Fig. 3. Our InP HBT: (a) SEM image, (b) cross section, and (c) radio-frequency (RF) characteristics.
The 2:1 AMUX IC is composed of two input linear buffers, a clock limiting buffer, AMUX core based on Gilbert-cell selector circuitry, and output linear buffer, as shown in Fig. 4(a). The detailed transistor-level structures are described in a previous study . All the building blocks in the AMUX IC have fully differential configurations. Figure 4(b) shows a microphotograph of the 2:1 AMUX IC. The chip is 2 mm2 and contains 210 HBTs and consumes a total power of 0.90 W with a single power-supply voltage of –4.5 V. Figure 4(c) shows the measured and simulated S-parameters for the analog signal path in through mode. The measured 3-dB bandwidth was over 110 GHz and agreed well with the simulation. These results indicate that this AMUX IC enables us to generate 200-GBaud-class baseband signals.
Fig. 4. 2:1 AMUX IC: (a) block diagram, (b) chip photograph, and (c) S-parameters.
A block diagram of the 1:2 ADEMUX IC is shown in Fig. 5(a). This IC consists of input linear buffers, clock limiting buffers, an ADEMUX core based on two parallel track-and-hold (T/H) circuits, and output linear buffers. The T/H circuit in the ADEMUX core is composed of switched emitter followers and hold capacitors . The other blocks have similar topologies with the blocks used in the AMUX IC. Figure 5(b) is a microphotograph of the 1:2 ADEMUX IC. The chip size is also 2 mm2 and has 320 integrated HBTs. The ADEMUX IC dissipates a power consumption of 1.14 W with a –4.5-V power supply. The measured and simulated S-parameters for the analog signal path in track mode are shown in Fig. 5(c). The measured 3-dB bandwidth was 110 GHz and agreed with the simulations, as expected. These results also indicate that this ADEMUX IC can be used to receive 200-GBaud-class baseband signals.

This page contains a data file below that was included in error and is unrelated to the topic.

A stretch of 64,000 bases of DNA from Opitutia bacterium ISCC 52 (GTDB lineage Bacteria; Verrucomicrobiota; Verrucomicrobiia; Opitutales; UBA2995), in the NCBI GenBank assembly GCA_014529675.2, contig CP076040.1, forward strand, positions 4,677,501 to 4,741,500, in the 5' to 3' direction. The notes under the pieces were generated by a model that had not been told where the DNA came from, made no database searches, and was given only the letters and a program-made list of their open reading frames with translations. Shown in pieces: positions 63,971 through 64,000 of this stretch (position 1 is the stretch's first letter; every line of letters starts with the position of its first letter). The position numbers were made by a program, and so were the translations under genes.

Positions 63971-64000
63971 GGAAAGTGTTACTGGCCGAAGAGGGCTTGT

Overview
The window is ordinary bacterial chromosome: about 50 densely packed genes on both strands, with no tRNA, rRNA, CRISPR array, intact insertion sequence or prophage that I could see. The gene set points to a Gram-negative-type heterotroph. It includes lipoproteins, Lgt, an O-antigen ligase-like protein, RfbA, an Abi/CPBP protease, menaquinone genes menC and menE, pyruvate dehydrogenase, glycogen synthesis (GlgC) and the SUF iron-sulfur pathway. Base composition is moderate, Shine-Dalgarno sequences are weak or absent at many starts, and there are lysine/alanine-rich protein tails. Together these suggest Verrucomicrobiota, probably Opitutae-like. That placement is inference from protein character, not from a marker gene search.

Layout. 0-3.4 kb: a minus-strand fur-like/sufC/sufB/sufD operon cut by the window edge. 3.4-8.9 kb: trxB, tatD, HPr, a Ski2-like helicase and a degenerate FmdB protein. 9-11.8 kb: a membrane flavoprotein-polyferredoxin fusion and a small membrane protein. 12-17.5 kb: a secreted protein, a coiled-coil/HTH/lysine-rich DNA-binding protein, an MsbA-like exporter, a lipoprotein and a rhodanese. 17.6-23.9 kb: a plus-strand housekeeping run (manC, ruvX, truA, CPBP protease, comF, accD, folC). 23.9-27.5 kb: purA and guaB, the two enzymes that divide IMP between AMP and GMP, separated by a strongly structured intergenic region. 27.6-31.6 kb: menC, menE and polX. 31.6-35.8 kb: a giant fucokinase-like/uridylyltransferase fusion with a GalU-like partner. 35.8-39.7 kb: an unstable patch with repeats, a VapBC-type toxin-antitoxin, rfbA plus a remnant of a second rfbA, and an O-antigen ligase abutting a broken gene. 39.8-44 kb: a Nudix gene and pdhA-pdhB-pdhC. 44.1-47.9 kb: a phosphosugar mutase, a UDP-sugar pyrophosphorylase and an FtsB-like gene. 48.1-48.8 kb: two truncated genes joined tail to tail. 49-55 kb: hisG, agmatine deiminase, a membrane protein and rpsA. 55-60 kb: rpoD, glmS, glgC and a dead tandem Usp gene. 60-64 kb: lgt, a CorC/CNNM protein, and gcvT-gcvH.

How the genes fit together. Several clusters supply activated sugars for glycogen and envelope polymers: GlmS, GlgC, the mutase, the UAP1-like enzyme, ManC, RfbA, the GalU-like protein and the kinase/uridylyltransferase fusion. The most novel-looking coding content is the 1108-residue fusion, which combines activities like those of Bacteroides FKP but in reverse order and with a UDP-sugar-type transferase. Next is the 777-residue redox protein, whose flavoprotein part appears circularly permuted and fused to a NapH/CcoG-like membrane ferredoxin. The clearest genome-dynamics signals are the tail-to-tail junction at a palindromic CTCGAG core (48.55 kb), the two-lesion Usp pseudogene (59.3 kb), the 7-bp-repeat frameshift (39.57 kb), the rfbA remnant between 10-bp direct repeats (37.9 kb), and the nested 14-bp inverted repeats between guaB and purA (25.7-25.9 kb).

Fig. 5. 1:2 ADEMUX IC: (a) block diagram, (b) chip photograph, and (c) S-parameters.
We have already succeeded in demonstrating various record ultrahigh-speed optical transmission experiments using an AMUX-integrated optical transmitter front-end module , such as a 200-GBaud-class optical modulation  and beyond-1-Tbit/s/ch over-1000-km long-haul optical transmissions . Thus, the AMUX and ADEMUX ICs can be key enablers for next generation 200-GBaud-class long-haul optical transmission systems.
3. 200-GHz-bandwidth amplifier, mixer, and combiner ICs
Toward future multi-Tbit/s/ch systems with a symbol rate of over 200 GBaud, we proposed and investigated bandwidth-extension techniques [7–10], as illustrated in the conceptual block diagrams (Fig. 6). On the transmitter side, the signal bandwidth can be doubled using a mixer, amplifier, and combiner. On the receiver side, however, the signal bandwidth can also be doubled using an amplifier (splitter) and mixer. We have designed and fabricated amplifier, mixer, and combiner IC prototypes that have a bandwidth of 200 GHz, which is twice that of the AMUX and ADEMUX ICs described in the previous section, using the same InP HBT.